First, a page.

Many families follow fun Christmas traditions: The elf on the shelf, Santa Clause, Christmas Lights, etc. Christian families should follow another greater tradition: taking time throughout the Christmas season to remind us of the redemption that Christmas represents. My own family does this through an advent tree which involves a different Scripture reading every day through December leading up to Christmas Day. This is one of the most important Christmas traditions in my family. It reminds us of the true meaning of Christmas: our redemptive God.

Our Incarnate God – December 18, 2020

At Christmas we celebrate the amazing reality of our Incarnate Christ. Incarnate means that God took on human flesh. He became a human. John 1:17 informs us that the Word took on flesh and dwelt among us. An early heresy stated that God did not actually take on human form. He just appeared to have a human form. However, Peter states that their hands touched him. Jesus was actually born, actually lived, actually died, and actually rose again. God took on a human body.

In order to understand this, we must recognize several important aspects. We must recognize God as our creator. God specially formed the first humans and tasked them with dominion over the creation. However, they rebelled against God their creator. All humans since have also rebelled against God their creator (including you and me). But God did not respond how one would think he would. Instead, He became his creation. Over 2000 years ago, God took on human flesh. He did this so that he could die in our place, take our punishment for this rebellion on himself, and justify mankind. Through this sacrifice, we have a restored relationship with God.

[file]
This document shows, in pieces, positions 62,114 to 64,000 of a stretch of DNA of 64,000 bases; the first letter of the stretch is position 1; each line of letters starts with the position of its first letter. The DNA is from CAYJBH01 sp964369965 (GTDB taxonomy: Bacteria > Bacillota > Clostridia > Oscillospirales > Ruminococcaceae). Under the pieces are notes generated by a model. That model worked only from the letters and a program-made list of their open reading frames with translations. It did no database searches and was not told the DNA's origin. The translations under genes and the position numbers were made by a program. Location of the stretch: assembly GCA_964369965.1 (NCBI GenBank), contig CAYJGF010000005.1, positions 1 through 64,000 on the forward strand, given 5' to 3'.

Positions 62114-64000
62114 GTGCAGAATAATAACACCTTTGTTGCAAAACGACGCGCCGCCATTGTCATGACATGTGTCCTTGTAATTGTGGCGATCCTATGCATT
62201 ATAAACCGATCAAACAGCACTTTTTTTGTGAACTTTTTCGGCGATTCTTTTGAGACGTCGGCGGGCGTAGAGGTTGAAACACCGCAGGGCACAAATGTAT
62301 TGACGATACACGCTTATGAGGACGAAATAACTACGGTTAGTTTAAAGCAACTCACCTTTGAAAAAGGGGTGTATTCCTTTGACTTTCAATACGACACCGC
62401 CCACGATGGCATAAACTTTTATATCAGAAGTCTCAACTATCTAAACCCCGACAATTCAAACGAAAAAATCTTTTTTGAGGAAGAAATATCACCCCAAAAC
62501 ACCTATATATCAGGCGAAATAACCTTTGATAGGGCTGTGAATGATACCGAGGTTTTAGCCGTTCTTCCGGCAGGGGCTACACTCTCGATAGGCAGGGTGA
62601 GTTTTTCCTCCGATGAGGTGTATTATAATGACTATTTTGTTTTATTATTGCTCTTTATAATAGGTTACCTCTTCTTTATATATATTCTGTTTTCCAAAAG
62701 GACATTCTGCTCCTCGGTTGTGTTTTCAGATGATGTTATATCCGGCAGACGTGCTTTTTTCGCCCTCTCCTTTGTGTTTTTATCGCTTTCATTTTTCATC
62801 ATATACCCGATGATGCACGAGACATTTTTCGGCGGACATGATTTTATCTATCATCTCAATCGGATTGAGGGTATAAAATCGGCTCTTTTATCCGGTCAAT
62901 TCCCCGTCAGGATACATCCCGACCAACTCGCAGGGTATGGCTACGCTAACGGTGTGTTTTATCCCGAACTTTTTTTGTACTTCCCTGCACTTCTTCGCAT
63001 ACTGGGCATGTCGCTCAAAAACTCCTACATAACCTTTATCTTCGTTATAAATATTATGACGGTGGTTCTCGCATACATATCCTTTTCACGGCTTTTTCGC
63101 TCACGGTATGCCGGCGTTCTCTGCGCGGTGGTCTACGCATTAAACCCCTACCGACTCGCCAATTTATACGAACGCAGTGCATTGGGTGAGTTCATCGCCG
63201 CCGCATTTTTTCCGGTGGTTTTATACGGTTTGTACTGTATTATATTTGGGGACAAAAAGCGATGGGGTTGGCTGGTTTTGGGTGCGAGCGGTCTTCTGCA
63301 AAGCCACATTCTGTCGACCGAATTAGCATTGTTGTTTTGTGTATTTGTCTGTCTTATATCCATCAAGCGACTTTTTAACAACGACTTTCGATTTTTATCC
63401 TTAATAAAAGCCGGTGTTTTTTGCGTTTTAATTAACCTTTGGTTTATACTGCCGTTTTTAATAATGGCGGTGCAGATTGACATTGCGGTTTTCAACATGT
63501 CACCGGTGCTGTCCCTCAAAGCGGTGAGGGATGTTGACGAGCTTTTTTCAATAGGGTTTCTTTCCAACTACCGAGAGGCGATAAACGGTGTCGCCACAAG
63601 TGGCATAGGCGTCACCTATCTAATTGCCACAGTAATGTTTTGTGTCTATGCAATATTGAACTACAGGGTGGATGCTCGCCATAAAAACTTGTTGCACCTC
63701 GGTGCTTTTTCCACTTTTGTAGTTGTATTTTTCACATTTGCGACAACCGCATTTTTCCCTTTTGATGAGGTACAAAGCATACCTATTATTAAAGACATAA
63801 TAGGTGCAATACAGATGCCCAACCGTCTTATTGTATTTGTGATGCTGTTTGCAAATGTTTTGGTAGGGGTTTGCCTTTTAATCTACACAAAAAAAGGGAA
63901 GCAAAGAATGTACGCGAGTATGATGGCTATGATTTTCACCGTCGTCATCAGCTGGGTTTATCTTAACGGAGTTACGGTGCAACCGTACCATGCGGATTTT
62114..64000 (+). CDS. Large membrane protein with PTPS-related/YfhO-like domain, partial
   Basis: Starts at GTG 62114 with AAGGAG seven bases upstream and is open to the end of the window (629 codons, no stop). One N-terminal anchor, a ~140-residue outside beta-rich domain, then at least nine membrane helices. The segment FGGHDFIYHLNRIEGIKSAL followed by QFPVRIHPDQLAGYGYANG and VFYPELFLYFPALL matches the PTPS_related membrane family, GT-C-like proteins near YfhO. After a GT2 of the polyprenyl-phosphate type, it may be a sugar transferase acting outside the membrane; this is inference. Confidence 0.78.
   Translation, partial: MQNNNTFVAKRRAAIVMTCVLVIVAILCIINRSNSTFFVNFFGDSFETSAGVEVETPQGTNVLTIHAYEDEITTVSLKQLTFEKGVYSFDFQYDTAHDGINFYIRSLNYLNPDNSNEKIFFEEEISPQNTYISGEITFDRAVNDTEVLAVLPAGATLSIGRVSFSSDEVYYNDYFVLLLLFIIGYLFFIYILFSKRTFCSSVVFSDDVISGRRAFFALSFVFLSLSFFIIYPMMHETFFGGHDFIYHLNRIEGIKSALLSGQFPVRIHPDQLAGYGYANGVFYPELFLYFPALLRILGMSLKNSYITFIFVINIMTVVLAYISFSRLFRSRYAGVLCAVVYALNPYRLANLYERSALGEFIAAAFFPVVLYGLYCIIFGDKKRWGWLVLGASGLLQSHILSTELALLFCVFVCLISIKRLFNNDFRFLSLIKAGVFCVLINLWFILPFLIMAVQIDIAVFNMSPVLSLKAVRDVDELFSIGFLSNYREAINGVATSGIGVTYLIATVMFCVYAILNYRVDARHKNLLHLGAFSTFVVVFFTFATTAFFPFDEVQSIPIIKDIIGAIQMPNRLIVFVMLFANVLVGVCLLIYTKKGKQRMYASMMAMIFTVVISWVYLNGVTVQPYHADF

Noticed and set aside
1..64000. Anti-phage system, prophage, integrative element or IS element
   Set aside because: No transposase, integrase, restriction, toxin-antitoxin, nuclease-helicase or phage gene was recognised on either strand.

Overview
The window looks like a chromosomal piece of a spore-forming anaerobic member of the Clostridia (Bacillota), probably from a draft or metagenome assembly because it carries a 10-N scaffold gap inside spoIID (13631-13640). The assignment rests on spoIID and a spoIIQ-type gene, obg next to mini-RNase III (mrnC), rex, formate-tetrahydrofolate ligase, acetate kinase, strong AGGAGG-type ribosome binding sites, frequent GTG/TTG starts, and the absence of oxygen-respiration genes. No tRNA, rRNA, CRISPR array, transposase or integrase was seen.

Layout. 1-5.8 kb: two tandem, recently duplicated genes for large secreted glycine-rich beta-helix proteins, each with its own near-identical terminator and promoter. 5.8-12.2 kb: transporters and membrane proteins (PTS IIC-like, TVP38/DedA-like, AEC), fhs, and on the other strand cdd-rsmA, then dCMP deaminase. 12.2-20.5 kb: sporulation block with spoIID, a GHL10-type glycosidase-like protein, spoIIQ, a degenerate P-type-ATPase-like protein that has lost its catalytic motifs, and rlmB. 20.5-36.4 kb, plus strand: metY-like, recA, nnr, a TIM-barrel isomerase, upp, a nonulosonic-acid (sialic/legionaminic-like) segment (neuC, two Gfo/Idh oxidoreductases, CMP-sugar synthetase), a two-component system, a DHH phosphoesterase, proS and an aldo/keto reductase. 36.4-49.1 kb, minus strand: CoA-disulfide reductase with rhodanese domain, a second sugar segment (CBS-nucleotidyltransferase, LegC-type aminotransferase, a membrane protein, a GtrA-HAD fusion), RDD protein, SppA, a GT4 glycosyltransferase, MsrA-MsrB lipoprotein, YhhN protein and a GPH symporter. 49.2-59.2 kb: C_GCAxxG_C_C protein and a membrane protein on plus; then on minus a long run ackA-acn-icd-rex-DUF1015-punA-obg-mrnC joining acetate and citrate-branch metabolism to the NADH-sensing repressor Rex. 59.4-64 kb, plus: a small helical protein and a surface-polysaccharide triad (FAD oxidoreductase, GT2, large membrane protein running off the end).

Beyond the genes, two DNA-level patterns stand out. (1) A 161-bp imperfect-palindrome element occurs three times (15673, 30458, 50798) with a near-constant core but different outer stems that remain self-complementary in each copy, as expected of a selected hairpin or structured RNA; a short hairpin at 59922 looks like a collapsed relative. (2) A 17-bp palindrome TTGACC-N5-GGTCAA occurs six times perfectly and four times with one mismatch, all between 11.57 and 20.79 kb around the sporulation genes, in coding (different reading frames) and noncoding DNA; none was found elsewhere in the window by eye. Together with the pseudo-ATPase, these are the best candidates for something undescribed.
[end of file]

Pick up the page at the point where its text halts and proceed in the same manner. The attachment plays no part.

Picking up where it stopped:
When we recognize our rebellion against God and accept Christ’s sacrifice on the cross for us, we are made a part of the family of God. Because Jesus was born as a man, we can be born again into the spiritual family of God. This was the message of the angels on that first Christmas night. Salvation had come into the world through the incarnation of God. At Christmas we celebrate our incarnate God.

This means that Christmas is so much more than happy feelings, presents, and family time. This means that Christmas is about the sacrificial gift of God. God gave us the ultimate gift: His own Son for our souls. Next week, as you give and receive the Christmas gifts, recognize what those gifts picture. The ultimate gift of God for you. Take a moment (actually take many moments) and thank God for that amazing gift. Take the opportunity to share this gift with someone who needs to hear the Gospel.